If we choose to do nothing and continue ‘business as usual’, disaster is inevitable, said Naomi Klein today at her new book (“This changes everything”) launch in London. It’s a collective failure and procrastination for at least last 120 years ignoring the human impact on nature and climate. And, the more we have been delaying our response, the more radical action will need to be taken to prevent catastrophic consequences. Though 97% scientists say that climate change is caused by humans and primarily through extensive use of fossil fuels, the mainstream, the so called establishment lives in denial. There are many right wing think tanks and advocacy groups which promote the anti-climate change agenda. Naomi said, “I hang out a lot with climate change deniers and they know that if science is right (that climate change is a fact), then capitalism is dead. They know, that if this is really happening, we need regulation, which will destroy current free market system benefiting the current elite. They dont want that to happen” Climate change does not fit in the agenda of the Right, therefore it is up to the people, up to the Left to act, build a pressure and lead the way. Fossil fuel industry (just like arms industry!) is not only one of the most profitable sectors, but it is also one of the most subsidized industries. Moreover, as a result of globalization and financial liberalization, this is also a very highly concentrated business sector with few but massively big, rich and influential players. In her talk Naomi could have focused more on the solutions, but overall I would identify the following 4 main areas to focus on:

  • consumption and lifestyle – we need to start with ourselves; why/ what/ where we buy for how much and for what; if everyone would do the right thing, it would mean voluntary global protectionism (imported products would need to be taxed to offset carbon-heavy transportation/ logistics costs), localism and re-localization of our diets (the most environmentally friendly way to feed ourselves is to eat what is seasonal and produced where we live), anti-growth strategy (replacing GDP with more environmentally friendly statistical tools to measure quality of wellness of societies);
  • rethinking the concept of taxing; by applying principle ‘tax what you burn not what you earn’ could potentially ensure fairer distribution of responsibility and make everyone aware of the real price of goods and services we use;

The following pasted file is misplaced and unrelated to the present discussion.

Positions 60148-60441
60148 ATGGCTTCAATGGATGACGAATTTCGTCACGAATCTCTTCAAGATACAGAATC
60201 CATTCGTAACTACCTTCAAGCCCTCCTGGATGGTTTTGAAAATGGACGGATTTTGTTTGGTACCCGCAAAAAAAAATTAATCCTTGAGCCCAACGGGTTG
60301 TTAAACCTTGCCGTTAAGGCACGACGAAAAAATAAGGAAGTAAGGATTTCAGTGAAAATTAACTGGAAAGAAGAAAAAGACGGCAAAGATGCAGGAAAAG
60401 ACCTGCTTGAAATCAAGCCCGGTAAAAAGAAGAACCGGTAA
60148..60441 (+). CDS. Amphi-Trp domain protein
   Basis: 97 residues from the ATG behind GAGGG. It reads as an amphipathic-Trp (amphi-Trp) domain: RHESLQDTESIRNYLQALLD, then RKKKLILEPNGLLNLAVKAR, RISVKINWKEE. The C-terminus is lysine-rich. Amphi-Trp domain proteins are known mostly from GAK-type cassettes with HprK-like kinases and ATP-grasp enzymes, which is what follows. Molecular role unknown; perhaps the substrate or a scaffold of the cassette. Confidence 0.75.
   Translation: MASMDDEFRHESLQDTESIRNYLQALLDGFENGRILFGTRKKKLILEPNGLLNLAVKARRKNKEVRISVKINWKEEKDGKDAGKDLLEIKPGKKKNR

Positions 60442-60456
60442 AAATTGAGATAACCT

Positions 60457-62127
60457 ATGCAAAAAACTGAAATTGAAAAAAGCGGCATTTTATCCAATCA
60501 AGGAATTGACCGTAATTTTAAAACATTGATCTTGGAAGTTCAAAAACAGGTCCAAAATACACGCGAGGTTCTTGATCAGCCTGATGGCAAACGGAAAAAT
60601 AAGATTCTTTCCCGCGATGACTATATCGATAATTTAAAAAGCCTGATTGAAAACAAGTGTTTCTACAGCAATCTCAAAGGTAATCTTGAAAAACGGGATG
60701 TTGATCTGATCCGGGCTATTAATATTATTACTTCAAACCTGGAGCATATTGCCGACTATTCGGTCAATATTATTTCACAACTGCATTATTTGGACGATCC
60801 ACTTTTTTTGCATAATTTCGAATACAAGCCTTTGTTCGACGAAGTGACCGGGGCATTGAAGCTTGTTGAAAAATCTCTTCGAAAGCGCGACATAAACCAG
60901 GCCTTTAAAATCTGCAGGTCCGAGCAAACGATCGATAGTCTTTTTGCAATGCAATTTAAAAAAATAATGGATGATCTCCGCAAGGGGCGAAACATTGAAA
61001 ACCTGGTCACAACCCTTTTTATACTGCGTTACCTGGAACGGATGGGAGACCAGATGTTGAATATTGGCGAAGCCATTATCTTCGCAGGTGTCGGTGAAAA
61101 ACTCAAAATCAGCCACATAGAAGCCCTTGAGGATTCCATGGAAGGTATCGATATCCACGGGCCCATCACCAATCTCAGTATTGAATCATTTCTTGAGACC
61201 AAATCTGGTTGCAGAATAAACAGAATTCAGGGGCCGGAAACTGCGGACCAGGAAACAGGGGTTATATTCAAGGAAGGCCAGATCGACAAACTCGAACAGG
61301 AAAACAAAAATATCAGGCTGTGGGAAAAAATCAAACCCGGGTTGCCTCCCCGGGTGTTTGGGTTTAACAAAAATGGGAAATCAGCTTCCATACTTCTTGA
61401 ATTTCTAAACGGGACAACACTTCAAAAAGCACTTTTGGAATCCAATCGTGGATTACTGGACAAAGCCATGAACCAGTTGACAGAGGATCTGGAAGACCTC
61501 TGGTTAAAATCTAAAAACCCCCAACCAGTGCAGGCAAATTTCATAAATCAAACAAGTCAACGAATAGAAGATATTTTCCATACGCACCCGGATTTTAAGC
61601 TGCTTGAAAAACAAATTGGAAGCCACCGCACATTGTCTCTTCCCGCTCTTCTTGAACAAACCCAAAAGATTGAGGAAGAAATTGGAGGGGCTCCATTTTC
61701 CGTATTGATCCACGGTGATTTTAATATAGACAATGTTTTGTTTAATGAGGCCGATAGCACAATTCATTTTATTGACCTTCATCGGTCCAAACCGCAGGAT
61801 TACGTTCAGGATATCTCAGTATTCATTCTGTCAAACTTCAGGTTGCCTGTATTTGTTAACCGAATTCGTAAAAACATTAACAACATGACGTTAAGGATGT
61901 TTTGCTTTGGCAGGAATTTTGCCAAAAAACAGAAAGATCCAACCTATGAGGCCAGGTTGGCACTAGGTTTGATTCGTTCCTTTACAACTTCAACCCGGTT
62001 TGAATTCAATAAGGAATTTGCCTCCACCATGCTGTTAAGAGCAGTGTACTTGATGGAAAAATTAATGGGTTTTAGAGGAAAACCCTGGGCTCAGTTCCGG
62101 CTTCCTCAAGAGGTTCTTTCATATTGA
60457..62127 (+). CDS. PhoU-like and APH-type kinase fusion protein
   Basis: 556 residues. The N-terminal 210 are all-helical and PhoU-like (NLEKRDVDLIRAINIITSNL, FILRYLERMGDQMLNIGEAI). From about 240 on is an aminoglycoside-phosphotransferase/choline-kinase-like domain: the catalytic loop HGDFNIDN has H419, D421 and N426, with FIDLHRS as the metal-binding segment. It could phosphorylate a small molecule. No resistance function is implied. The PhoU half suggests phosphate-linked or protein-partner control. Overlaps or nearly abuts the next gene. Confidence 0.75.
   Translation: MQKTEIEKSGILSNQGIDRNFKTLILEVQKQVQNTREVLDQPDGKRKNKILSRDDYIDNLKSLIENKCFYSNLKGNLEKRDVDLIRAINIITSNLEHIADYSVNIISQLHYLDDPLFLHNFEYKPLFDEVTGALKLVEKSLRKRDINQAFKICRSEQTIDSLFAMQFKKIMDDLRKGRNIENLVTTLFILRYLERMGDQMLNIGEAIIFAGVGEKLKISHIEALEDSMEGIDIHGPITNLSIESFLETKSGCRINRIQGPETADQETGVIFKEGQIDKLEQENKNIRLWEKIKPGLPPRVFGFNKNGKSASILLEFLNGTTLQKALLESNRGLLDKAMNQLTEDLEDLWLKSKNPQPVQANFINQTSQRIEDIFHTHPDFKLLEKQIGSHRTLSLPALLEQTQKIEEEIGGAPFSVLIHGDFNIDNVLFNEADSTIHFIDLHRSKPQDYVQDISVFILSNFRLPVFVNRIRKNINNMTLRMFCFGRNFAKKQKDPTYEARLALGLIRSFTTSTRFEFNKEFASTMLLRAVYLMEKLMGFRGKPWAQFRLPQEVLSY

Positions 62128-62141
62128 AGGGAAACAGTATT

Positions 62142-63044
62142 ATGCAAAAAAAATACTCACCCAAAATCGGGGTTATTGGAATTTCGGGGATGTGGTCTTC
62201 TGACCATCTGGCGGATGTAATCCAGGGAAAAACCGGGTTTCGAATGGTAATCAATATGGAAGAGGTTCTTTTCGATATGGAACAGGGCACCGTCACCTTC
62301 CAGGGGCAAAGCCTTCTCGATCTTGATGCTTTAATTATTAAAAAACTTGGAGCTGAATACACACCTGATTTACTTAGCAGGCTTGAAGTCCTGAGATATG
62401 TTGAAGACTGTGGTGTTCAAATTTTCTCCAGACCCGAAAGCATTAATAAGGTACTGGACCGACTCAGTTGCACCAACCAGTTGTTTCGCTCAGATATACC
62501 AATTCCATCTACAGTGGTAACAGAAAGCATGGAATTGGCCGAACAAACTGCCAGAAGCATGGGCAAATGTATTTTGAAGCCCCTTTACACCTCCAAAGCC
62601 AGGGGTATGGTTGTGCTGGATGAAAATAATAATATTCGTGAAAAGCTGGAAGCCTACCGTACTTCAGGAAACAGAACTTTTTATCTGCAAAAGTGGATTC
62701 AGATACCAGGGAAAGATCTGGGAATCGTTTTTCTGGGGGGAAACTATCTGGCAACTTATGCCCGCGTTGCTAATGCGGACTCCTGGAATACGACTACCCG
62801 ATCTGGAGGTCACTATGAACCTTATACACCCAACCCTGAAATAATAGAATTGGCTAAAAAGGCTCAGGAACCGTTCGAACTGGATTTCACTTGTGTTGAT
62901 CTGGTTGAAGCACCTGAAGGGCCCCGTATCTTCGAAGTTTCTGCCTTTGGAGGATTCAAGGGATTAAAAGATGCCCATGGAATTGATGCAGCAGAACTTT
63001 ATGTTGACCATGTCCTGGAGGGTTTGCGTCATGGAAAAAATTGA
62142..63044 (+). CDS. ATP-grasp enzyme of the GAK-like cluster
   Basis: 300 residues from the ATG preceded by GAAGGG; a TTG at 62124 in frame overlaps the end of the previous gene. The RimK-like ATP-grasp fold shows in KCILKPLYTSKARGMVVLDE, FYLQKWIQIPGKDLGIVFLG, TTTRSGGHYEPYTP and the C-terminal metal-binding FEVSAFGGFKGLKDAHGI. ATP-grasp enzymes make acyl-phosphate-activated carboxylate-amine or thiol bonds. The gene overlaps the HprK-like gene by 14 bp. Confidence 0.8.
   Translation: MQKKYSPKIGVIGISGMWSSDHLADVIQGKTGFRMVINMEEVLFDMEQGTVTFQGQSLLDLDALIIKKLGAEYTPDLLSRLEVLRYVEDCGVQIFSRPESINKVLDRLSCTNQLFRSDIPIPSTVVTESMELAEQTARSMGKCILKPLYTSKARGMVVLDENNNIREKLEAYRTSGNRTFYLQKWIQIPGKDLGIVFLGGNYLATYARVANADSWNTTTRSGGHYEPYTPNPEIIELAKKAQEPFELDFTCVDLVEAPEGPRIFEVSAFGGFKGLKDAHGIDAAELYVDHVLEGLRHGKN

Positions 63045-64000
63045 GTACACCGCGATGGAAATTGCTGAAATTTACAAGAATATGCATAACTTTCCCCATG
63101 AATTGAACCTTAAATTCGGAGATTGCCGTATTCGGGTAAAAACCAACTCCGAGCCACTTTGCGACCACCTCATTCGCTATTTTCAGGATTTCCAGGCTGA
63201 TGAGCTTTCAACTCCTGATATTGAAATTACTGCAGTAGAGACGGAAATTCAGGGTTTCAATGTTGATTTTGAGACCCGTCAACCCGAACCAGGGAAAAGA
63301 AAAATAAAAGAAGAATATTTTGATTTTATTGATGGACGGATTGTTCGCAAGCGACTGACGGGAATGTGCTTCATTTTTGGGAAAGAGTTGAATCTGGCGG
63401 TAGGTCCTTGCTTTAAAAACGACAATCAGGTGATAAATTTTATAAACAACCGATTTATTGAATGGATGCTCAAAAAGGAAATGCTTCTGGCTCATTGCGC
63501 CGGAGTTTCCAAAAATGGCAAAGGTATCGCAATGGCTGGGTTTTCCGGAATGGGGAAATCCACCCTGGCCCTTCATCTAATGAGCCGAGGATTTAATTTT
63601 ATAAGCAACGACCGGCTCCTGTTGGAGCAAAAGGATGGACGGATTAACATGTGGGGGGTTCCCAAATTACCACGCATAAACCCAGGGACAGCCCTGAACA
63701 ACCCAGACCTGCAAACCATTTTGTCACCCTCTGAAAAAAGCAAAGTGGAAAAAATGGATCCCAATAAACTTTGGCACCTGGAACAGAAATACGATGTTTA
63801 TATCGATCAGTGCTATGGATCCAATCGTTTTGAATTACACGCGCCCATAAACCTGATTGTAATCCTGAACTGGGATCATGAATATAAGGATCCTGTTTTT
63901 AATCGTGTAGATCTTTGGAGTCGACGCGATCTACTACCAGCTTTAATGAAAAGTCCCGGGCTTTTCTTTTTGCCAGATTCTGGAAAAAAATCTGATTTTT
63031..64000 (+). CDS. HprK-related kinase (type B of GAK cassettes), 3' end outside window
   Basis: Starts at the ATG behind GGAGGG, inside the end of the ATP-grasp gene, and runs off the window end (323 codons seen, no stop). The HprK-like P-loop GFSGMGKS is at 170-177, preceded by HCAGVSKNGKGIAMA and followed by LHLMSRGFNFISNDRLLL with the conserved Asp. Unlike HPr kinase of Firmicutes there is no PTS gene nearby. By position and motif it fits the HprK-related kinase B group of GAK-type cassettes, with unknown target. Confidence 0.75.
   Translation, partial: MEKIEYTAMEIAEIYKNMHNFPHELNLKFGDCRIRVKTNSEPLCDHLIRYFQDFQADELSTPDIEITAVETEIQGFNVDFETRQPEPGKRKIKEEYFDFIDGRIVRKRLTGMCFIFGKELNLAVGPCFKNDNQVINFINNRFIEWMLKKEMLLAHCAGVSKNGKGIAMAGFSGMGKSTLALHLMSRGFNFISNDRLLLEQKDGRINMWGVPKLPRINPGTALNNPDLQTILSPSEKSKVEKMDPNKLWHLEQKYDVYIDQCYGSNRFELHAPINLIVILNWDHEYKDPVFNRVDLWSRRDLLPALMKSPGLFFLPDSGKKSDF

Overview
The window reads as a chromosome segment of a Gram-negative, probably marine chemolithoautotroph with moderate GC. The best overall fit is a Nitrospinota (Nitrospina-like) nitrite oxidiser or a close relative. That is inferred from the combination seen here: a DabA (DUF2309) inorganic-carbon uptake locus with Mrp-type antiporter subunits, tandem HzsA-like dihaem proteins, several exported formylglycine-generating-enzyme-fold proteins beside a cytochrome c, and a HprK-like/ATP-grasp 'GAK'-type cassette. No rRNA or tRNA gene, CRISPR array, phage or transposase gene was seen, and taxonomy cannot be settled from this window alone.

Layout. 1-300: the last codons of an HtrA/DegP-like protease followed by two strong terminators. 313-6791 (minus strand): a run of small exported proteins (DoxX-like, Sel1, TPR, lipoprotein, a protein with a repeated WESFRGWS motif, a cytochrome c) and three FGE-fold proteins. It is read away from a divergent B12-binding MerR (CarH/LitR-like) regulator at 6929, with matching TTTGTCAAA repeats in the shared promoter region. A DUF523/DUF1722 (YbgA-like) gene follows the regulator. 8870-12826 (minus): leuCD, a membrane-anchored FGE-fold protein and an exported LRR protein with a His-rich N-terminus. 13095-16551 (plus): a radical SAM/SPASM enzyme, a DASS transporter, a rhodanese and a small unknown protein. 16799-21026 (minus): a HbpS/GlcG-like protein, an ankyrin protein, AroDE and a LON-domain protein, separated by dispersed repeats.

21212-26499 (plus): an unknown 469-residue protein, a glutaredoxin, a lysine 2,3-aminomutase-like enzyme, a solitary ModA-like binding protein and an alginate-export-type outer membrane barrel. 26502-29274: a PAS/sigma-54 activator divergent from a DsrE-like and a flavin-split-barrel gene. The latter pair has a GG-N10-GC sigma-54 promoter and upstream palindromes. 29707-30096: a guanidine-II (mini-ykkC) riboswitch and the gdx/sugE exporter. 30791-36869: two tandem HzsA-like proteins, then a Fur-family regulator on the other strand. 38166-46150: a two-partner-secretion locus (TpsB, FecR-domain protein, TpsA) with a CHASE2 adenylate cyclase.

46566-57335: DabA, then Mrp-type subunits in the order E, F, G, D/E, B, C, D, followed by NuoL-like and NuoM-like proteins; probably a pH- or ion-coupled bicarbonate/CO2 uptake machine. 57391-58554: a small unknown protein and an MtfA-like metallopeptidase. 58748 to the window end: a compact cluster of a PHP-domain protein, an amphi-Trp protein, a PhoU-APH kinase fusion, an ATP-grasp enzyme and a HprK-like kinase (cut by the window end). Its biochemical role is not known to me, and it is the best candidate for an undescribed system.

• going totally renewable – Naomi confirmed in her talk that technologically and technically there are no problems whatsoever to replace fossil fuels with renewables. All we need is a political will.
  • socialization and decentralization of the energy production companies which would allow communities to keep the profits and invest in the new energy; apparently this is already happening in many smaller German cities where people have gained power over energy production;

Just the other day i came across this story about Aral sea which used to be the world’s 4th largest lake and literally has now disappeared. It’s a typical example of how nature literally is changed as a result of human action. The question therefore is: have we lost our ability to distinguish between progress and degradation? Naomi’s new book might be as shocking as her ‘Shock doctrine’, so i guess, if anything, everyone should feel obliged to read it and get shocked if he/ she does not feel shocked enough already.

price of attitude

Recently i was talking to someone from HR industry in London, a middle-age British man who is very sympathetic towards the small Baltic countries which he sees as younger Scandinavian sisters. He said, “you know, we recently interviewed someone from Lithuania! But,… she did not get a job”. I frowned and asked “why? Wasn’t she good enough?”

He said, “well, we asked her where is she from and she said she is from Lithuania. We asked if she is Lithuanian then. She replied that she is Lithuanian Russian putting special emphasis on ‘Russian’. Then i asked if she knows then Lithuanian language too to which she replied “yes, i was forced to learn it”.

“wow”, was my reaction.

He said, “i am well aware that it may sound like a prejudice, but that was it; i genuinely believe this is a wrong attitude.”

The morale of the story: one’s attitude has price.

London’s ghost towns. Money does not smell

“We in London dont really ask many questions about where the money is coming from.”

Patrick Bullick, managing director of high-end estate agents Stanley Chelsea, London chairman of the National Association of Estate Agents, commenting on the ‘ghost-towns’ of the super rich in South Kensington and Chelsea.